Eosinophils are among inflammatory cells that have shown to be useful prognostic marker in several tumors, predicitive marker of treatment response particularly in immunotherapy and risk factor of developing irAEs [18,20,89]. However it is not clear whether this observation can be generalized as available literature has based this correlation mainly in melanoma and NSCLC. The prognostic role of eosinophils was related to Tumor-Associated Tissue Eosinophilia (TATE) or peripheral eosinophil counts [3]. In some tumors higher values were associated with better survival while others were not. This could be attributed to the cancer type, pathophysiology and origin of cancer, different measures of eosinophil count just to mention a few [3]. Generally, in determining the predicitve role it was found out that an early increase of eosinophils from baseline levels was associated with better response. In comparing responders to non-responders, the latter were found to have lower eotaxin-1 a stimulant of eosinophils, hence lower counts [3].

A study that compared lymphocytes, eosinophils and neutrophils counts in melanoma patients treated with ICIs, showed that those who responded to treatment had increased lymphocyte and eosinophil count at week 3 and week 6, and lower neutrophil count [90]. In a study of 259 patients with NSCLC treated with ICI therapy, peripheral eosinophil counts and percentages at the time of each ICI administration were evaluated from the beginning of ICI treatment up to Time to Treatment Failure (TTF). Univariable and multivariable analyses were performed to identify clinical factors associated with TTF. Eosinophil percentage of 5% or more and an eosinophil count of 330/μl or more within 6 weeks of ICPI therapy initiation was among significant favorable factors for prolonged TTF. Besides, percentage of eosinophils was a more useful way of analyzing than Absolute Eosinophil Count (AEC) [91]. Another retrospective study was looking at the prognostic role of eosinophilia and timing of eosinophilia on ICI treatment in advanced melanoma patients found that eosinophilia-on-ICI was an independent prognosticating factor for median OS (HR :0.223; 95% CI: 0.088-0.567; p = 0.002). ‘Late eosinophilia’ (≥1 year from ICI start date) group had better median OS (31.9 vs 24.1 vs 13.0 months; p = 0.002) when compared with ‘early eosinophilia’ (<1 year from IO start date) and ‘no eosinophilia’ groups, respectively. From these results it was proposed that inducing eosinophilia at a cetain time interval could enhance prolonged therapeutic benefit of ICIs [92]. The hypothesis behind positive correlation of role of timing of peak eosinophilia could be related to the fact that eosinophils prevent acquired resistance to ICI due to loss of tumor antigen expression and T cell exhaustion. In this scenario, they act as Antigen Presenting Cells (APCs), secrete chemo-attracts which help to recruit new T lymphocytes hence boosting the immune system [92].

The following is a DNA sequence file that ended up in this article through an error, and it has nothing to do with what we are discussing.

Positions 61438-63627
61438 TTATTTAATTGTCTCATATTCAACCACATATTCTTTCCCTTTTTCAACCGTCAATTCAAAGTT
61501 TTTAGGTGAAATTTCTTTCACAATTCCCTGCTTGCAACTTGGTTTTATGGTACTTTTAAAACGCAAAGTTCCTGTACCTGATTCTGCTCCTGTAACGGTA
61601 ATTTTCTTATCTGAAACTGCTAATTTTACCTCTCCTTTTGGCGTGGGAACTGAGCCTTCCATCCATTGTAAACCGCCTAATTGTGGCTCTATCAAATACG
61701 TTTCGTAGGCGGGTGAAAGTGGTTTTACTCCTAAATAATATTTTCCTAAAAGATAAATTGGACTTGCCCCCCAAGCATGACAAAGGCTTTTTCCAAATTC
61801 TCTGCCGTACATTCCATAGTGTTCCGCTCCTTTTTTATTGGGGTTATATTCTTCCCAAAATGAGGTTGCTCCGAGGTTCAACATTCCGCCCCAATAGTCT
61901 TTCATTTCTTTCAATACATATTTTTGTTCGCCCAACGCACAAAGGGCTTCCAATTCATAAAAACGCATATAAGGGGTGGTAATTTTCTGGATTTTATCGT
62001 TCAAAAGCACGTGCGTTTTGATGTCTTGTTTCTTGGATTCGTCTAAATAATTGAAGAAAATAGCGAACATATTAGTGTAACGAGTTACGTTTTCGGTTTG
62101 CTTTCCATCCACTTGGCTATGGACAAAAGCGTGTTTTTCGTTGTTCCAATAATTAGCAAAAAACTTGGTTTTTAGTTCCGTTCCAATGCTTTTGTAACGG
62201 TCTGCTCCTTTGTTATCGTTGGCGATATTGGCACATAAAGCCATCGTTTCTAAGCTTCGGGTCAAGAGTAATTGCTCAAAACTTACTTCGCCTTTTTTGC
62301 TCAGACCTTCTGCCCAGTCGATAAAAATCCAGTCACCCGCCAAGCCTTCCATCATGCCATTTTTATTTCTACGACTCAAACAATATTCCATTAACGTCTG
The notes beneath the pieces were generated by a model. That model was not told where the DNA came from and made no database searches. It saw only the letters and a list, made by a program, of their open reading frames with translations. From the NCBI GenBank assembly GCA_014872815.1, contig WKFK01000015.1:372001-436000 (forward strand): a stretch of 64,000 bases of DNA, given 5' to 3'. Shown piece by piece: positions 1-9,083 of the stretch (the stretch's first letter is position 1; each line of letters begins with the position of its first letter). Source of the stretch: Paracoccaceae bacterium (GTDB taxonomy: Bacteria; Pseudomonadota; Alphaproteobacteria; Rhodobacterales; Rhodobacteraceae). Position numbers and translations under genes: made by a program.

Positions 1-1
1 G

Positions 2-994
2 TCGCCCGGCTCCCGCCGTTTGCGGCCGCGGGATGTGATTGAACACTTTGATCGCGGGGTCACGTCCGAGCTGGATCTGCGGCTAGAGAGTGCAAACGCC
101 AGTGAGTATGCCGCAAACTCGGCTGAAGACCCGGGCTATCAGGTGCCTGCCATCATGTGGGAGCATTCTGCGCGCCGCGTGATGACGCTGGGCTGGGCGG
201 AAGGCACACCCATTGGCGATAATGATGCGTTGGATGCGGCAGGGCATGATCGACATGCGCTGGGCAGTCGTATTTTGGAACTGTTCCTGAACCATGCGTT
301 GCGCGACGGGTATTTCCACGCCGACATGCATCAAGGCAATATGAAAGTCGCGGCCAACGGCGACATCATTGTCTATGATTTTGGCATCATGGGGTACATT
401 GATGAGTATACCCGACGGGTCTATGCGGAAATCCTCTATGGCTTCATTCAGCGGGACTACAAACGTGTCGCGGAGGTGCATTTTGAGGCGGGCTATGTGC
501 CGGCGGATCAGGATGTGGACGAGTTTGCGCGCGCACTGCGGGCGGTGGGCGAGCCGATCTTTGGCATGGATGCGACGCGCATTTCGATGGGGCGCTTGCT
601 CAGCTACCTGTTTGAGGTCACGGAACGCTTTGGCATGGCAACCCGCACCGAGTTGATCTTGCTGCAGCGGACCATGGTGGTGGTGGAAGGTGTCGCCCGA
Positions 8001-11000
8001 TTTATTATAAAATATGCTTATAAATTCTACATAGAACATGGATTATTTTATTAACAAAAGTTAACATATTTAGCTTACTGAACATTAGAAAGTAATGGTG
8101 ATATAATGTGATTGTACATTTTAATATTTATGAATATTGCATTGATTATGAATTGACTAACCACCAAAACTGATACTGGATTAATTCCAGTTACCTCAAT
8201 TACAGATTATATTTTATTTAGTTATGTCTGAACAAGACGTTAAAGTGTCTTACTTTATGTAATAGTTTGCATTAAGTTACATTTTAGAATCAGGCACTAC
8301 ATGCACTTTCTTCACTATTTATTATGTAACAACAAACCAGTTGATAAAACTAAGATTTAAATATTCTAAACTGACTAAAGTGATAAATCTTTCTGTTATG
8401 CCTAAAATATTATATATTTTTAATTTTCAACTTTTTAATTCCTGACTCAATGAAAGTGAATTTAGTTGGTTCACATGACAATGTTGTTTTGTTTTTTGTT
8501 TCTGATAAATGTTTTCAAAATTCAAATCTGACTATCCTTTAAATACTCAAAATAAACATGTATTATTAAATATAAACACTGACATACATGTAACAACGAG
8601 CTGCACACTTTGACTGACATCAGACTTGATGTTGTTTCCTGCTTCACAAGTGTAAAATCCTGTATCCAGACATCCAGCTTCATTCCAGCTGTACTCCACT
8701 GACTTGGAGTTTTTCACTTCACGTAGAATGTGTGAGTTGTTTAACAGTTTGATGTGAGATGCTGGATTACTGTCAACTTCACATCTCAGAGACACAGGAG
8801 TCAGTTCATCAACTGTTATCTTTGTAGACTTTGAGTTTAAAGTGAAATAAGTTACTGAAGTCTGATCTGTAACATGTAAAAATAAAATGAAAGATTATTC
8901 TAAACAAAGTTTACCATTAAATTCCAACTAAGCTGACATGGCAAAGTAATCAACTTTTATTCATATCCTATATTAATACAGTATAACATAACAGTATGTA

Another role of eosinophils in promoting ICI treatment was demonstrated in a study by Zheng et al. [93]. Using a breast cancer model they showed that CTLA4 blockade promotes vessel normalization in breast tumors via the accumulation of eosinophils. Eosinophil accumulation was positively correlated with the responsiveness of a breast tumor to anti-CTLA4 therapy. Depletion of eosinophils subsequently negated vessel normalization, reduced antitumor immunity and attenuated tumor growth inhibition by anti-CTLA4 therapy. Therefore, these results demonstrated the role of eosinophils in vessel remodeling which augments efficacy of anti-CTLA4 therapy [93]. Improving hypoxia by normalizing blood vessels and improving radiosensitivity by immunotherapy has emerged as a new application of combined immunotherapy and radiotherapy. Interferon γ produced by CD4 + /CD8 + T cells, induced by immune checkpoint inhibitors, plays an important role in the normalization of blood vessels; tumor-associated eosinophils also play a role in the process of immunotherapy-induced blood vessel normalization. In addition, the reduction in regulatory T cells induced by immune checkpoint inhibitors can increase eosinophil levels, which promotes the further development of vascular normalization mechanisms [94].

Eosinophils and association with the development of irAEs